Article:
Environmental Impact Assessment

The Environmental Impact Assessment (EIA) is a procedure that must be adhered too for certain types of development before they are granted development consent.

The procedure requires you to compile an Environmental Statement (ES) describing the likely significant effects of the development on the environment and what proposed mitigation measures will be utilised.

When is an environmental impact assessment needed?

Information and advice on the need for an environmental impact assessment is available within the Governments National Planning Practice Guidance (NPPG) and the European Commission website.

Where there is a possibility that a proposed development will require an environmental impact assessment, developers in Stevenage are advised to consult with us well in advance of a planning application.

You can decide for yourself whether a given project falls within the scope of the Regulations and that an Environmental Statement will be needed. But the regulations also provide a procedure which enables you to apply to us for an opinion (“Screening Opinion”) on whether an EIA is needed for your development. For this, you must provide as a minimum, a plan of the site of the proposed development, a brief description of its nature and purpose, and what its effects would have on the environment. This can, of course, be supplemented with other information if the developer wishes.

Where such information can be provided, then you may approach us at any time for an opinion of the need for an EIA. This can be done well in advance of any formal planning application, although any approach to us before the planning application stage is entirely voluntary. Where such an approach is made, we must give our opinion within three weeks, unless you agree a longer period. We may request further information from you, but in itself does not extend the three-week time limit, unless you agree to an extension of time.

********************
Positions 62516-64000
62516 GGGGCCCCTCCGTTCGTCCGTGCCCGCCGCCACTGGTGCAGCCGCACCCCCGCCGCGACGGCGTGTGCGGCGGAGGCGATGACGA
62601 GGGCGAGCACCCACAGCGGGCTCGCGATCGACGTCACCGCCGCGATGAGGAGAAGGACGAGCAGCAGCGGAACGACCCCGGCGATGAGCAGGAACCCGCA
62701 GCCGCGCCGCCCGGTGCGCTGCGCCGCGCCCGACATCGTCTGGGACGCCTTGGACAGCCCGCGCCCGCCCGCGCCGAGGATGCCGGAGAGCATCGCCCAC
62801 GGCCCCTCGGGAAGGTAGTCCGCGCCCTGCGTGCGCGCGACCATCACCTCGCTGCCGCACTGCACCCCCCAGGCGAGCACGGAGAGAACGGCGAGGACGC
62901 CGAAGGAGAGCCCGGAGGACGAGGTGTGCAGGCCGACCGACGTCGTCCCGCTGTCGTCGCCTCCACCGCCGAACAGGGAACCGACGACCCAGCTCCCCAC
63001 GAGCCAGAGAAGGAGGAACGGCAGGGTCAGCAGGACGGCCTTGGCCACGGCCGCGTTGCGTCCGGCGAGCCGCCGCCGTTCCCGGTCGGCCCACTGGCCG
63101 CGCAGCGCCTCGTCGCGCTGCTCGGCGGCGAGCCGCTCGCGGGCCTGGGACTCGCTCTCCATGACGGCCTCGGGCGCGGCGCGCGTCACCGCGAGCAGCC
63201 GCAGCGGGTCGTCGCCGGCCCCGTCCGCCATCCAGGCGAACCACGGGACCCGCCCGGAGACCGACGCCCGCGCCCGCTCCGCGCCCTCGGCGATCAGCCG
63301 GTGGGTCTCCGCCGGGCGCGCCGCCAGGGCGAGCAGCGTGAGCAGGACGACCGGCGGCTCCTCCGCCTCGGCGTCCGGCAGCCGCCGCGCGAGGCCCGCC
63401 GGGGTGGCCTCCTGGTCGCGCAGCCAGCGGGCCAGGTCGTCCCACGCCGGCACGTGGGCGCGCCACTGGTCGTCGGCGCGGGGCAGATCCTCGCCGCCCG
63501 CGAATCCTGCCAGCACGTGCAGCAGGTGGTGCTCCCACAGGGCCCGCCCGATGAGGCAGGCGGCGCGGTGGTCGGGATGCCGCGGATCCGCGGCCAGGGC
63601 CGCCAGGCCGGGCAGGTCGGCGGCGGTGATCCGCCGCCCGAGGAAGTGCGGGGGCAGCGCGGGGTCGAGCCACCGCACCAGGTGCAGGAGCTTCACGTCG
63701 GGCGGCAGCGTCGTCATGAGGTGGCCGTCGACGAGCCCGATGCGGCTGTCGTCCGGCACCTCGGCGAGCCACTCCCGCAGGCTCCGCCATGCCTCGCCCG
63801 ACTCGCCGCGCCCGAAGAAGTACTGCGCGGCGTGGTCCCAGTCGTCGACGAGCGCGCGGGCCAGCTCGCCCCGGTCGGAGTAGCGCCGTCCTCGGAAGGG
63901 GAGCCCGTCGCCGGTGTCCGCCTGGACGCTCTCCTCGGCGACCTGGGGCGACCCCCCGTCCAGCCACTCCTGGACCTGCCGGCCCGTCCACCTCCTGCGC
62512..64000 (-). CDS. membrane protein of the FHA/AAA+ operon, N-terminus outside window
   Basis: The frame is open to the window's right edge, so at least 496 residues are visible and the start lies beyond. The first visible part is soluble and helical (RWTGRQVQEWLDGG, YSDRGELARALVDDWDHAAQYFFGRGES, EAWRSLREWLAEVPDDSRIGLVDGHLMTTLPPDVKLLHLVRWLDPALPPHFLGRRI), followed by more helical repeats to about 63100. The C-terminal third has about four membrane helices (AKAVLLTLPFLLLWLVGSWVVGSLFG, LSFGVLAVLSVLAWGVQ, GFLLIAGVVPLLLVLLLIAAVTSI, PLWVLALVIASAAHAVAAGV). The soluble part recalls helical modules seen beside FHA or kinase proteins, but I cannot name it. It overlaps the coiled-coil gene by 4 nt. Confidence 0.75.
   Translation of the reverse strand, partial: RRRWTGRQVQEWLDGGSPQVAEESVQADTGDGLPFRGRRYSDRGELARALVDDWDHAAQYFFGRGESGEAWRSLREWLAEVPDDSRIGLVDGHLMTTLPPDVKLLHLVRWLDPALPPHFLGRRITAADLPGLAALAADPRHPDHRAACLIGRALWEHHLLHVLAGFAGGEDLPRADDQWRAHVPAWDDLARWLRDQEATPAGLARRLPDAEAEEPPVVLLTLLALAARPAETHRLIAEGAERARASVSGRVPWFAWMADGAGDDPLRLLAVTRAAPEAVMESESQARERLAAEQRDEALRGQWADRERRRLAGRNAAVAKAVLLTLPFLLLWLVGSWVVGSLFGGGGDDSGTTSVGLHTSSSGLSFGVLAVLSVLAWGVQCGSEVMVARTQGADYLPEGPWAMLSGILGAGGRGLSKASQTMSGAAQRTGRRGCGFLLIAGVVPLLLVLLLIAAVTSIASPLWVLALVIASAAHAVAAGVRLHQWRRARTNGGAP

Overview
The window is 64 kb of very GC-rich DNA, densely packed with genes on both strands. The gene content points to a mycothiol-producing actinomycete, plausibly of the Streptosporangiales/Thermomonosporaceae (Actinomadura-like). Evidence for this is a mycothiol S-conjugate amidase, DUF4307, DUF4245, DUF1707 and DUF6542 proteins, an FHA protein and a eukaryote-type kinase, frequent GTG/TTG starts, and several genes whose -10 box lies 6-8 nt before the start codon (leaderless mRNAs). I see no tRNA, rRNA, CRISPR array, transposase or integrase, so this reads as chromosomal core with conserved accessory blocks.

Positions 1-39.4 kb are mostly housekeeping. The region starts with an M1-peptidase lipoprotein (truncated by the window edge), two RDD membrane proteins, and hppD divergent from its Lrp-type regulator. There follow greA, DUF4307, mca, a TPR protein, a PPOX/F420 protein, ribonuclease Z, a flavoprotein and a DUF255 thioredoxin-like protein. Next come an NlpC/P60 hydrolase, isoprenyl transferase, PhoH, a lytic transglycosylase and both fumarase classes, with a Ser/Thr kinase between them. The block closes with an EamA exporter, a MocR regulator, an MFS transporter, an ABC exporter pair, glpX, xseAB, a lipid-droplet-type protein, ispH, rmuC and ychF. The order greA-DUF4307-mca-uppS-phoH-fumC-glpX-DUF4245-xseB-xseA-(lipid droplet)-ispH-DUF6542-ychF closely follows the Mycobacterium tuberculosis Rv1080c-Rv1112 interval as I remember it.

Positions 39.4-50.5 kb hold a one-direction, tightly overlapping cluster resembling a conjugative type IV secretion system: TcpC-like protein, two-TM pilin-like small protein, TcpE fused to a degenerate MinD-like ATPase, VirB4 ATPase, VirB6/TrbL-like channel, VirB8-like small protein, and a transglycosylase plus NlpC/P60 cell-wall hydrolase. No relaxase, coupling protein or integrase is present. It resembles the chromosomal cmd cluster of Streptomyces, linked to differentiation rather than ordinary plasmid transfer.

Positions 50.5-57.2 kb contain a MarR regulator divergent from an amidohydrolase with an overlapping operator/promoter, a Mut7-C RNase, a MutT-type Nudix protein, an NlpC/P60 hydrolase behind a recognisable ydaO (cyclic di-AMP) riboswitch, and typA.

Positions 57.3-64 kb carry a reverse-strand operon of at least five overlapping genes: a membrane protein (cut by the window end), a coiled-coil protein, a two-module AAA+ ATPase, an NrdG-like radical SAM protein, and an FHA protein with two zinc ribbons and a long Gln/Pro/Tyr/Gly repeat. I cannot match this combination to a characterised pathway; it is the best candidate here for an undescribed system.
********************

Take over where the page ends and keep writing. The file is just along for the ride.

If we do not issue a screening opinion within the three week period, or any extended period, you are entitled to ask the Secretary of State for Communities and Local Government to make a screening direction on the grounds that we failed to issue an opinion in the statutory time limit.

What information should be included in an environmental statement?

Information and advice on the content of an Environmental Statement is available within the Governments NPPG.
 
You should discuss with us and any statutory consultees the scope of an Environmental Statement before starting to prepare it.

The Regulations enable you, before making a planning application to us, to ask us for a formal opinion (“Scoping Opinion”) on the information which needs to be included in an Environmental Statement. You can therefore be clear what we may consider what the environmental impacts of a development would be. The request maybe made at the same time as the screening opinion, and as a minimum must be accompanied by a plan for the proposed development site, a brief description of its nature and purpose, and of its possible effects on the environment. This can, of course, be supplemented with other information as well.

We must adopt the scoping opinion within five weeks of receiving the request, unless you agree with us to a longer period. We may request for further information, but this does not extend the five week limit, unless you agree to an extension of time. During this time we must consult with certain bodies and you as the developer before adopting a scoping opinion.

If we do not issue a scoping opinion within the five week period, or any extended period, you are entitled to ask the Secretary of State for Communities and Local Government to make a scoping direction on the grounds that we failed to issue an opinion within the statutory time limit.

It is important to note that if we have adopted a scoping opinion, you are responsible for the content of the statement which is finally submitted to us. You should bear in mind that we have powers to call for additional information when considering Environmental Statements and planning applications, and that we are likely to use those powers if we consider aspects of a submitted Environmental Statement are inadequate.